Though the government won't be able to make using the contact-tracing app compulsory, privacy advocates are worried that employers or businesses could. 

“We could see a requirement that the app be used to return to work, to go outside and travel and to go shopping in a grocery store,” Soltani said. “It would be effectively compulsory, even though the policy will be opt-in.

Mostashari cautioned that government needs to act to ensure that’s not the case. 

“I think that the government actually has a role in ensuring that these apps are not compulsory, and not used coercively, whether that's by employers or schools or municipalities,” he said. “People should have the right to freely choose whether they want to participate or not, especially since there is a risk of these tools being co-opted for other purposes. “

Is this Bluetooth-based technology even going to work? 

Using Bluetooth to track the spread of a disease is still largely unproven. Experts say this form of proximity tracking is more accurate and less invasive than actual location tracking. But as anyone who has ever used Bluetooth knows, it can be fickle and there are serious concerns about basing public health decisions on it. 

“Bluetooth has promise, but it is extremely experimental and has problems,” John Scott-Railton, a senior researcher at the Citizen Lab at the University of Toronto’s Munk School of Global Affairs and Public Policy, told my colleagues. “We’ve all spotted our neighbor’s Bluetooth speaker through a wall or a floor. Or seen someone’s headset in a traffic jam. That doesn’t mean we will ever come within droplet distance of them. Until engineers reliably figure out how to map Bluetooth onto droplet distance, the approach is bound to yield a lot of false positives.”

Do contact tracing apps even matter if people with coronavirus symptoms can’t get tested?

Contact tracing apps can't alert people if they've come close to a contagious individual unless that individual knows they're infected. But many Americans report they still can't access tests.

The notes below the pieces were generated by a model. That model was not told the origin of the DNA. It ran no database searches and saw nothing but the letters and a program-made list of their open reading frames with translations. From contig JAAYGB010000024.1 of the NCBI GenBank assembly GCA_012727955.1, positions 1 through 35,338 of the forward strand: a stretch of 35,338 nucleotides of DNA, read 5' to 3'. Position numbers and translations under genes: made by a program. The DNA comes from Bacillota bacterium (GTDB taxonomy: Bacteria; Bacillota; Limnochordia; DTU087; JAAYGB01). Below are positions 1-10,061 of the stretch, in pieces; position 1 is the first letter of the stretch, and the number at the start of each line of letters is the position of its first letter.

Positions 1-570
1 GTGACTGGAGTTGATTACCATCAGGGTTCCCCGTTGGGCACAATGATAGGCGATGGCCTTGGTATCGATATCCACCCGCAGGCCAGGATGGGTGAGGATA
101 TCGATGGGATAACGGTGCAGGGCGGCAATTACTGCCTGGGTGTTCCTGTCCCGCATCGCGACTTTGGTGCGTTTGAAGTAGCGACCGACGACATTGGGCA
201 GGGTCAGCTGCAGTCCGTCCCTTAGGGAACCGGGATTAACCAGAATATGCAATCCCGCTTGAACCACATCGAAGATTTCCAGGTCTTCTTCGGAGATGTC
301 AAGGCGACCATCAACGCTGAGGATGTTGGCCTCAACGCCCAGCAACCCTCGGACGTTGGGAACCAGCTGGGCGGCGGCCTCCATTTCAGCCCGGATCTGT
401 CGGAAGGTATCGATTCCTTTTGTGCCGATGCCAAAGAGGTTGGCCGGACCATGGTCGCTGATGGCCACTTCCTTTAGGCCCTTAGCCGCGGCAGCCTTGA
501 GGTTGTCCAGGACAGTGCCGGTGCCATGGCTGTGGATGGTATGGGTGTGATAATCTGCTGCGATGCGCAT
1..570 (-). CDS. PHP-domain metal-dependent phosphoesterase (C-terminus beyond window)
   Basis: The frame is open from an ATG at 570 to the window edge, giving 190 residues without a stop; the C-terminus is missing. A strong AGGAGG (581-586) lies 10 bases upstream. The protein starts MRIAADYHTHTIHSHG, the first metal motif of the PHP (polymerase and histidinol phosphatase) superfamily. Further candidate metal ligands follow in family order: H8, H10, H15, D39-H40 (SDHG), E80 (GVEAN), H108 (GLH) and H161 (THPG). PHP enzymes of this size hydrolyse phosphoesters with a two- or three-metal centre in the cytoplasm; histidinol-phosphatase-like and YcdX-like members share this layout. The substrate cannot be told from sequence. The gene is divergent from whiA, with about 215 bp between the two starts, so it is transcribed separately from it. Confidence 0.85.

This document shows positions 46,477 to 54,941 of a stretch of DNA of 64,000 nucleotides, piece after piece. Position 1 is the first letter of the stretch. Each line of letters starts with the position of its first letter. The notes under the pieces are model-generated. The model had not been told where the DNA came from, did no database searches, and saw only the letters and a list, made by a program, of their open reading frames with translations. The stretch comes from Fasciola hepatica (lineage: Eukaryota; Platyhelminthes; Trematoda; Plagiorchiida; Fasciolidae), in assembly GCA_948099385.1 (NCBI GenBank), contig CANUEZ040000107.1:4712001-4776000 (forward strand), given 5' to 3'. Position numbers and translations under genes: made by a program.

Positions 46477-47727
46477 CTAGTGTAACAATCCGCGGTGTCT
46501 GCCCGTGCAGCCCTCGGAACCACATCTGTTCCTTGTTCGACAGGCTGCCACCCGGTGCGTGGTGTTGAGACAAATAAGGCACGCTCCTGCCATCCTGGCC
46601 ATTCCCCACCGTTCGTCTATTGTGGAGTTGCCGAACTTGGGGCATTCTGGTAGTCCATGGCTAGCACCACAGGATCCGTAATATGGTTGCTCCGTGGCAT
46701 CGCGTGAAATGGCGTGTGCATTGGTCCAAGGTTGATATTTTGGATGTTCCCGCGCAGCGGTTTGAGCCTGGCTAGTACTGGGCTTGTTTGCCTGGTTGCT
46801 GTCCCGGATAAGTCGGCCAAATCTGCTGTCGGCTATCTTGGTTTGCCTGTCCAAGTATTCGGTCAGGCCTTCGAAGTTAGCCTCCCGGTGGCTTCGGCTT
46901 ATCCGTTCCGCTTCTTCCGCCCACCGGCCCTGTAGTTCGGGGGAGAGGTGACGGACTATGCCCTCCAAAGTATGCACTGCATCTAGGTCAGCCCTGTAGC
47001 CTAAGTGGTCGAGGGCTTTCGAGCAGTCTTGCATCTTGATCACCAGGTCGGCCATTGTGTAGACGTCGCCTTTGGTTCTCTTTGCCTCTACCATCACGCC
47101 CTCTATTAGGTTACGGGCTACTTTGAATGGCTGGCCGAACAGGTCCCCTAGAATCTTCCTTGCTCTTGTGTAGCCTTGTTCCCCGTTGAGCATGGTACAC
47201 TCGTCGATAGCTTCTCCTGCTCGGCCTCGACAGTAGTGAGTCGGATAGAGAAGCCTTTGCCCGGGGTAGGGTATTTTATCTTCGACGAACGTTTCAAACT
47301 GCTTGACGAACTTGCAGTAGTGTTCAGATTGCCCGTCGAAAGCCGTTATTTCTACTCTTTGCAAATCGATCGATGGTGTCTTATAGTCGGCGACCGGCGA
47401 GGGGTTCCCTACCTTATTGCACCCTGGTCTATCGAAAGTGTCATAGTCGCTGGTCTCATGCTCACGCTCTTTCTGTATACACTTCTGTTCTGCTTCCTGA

“We need widespread testing, we need traditional contact tracing by teams who do this,” said Andrew Crocker, a staff attorney at the Electronic Frontier Foundation. “Only once those things are in place is anyone saying these apps should be used.”

“These apps have their place, but they're really the icing on the cake, not the cake itself,” he added. 

Public health authorities could determine ways to verify if someone is positive. For instance, the United Kingdom will give people who test positive for the virus a QR code to mark themselves as positive in its public health app. 

How exactly are U.S. public health officials going to use this system? 

The tech companies designed the system in a manner that puts much of the power and responsibility in the hands of the public officials developing health apps based on it. But so far,  U.S. officials haven't said how they might use such technology and what exactly they'll tell people to do when the system tells them they've been exposed to someone with coronavirus. Will they tell the person to go get a test? To start self-isolating? That remains to be seen. 

President Trump said Friday the White House will take a “very strong look” at the plan, but few details have been released since. 

These are just some of the top outstanding questions about this new effort, and I expect we'll be dissecting this topic more in the coming weeks and months. What other questions do you have about the tech industry's role in contact tracing?  Please shoot me an email at Cat.Zakrzewski@washpost.com

BITS, NIBBLES AND BYTES

BITS: Amazon fired two tech employees who recently criticized the company for not doing enough to keep warehouse workers safe during the coronavirus pandemic, my colleague Jay Greene reports. The virus is rapidly hitting the company's warehouse workforce, infecting workers in at least 74 warehouses and delivery facilities, according to Amazon and media reports. 

Emily Cunningham, a user experience designer who says she was fired late Friday afternoon, had recently tweeted she would match donations up to $500 to Amazon warehouse workers. She said a "'lack of safe and sanitary working conditions’ puts them and the public at risk.” 

Maren Costa, a principal user experience designer, said she was also fired Friday. Costa also offered to match donations of up to $500 for the warehouse workers, and she has retweeted criticism from Cunningham, as well as from groups supporting the activist warehouse workers. 

Both fired employees were also outspoken about the company's climate policies and members of the group Amazon Employees for Climate Justice.

Amazon spokesman Drew Herdener said in a statement that the company fired the workers for “repeatedly violating internal policies.”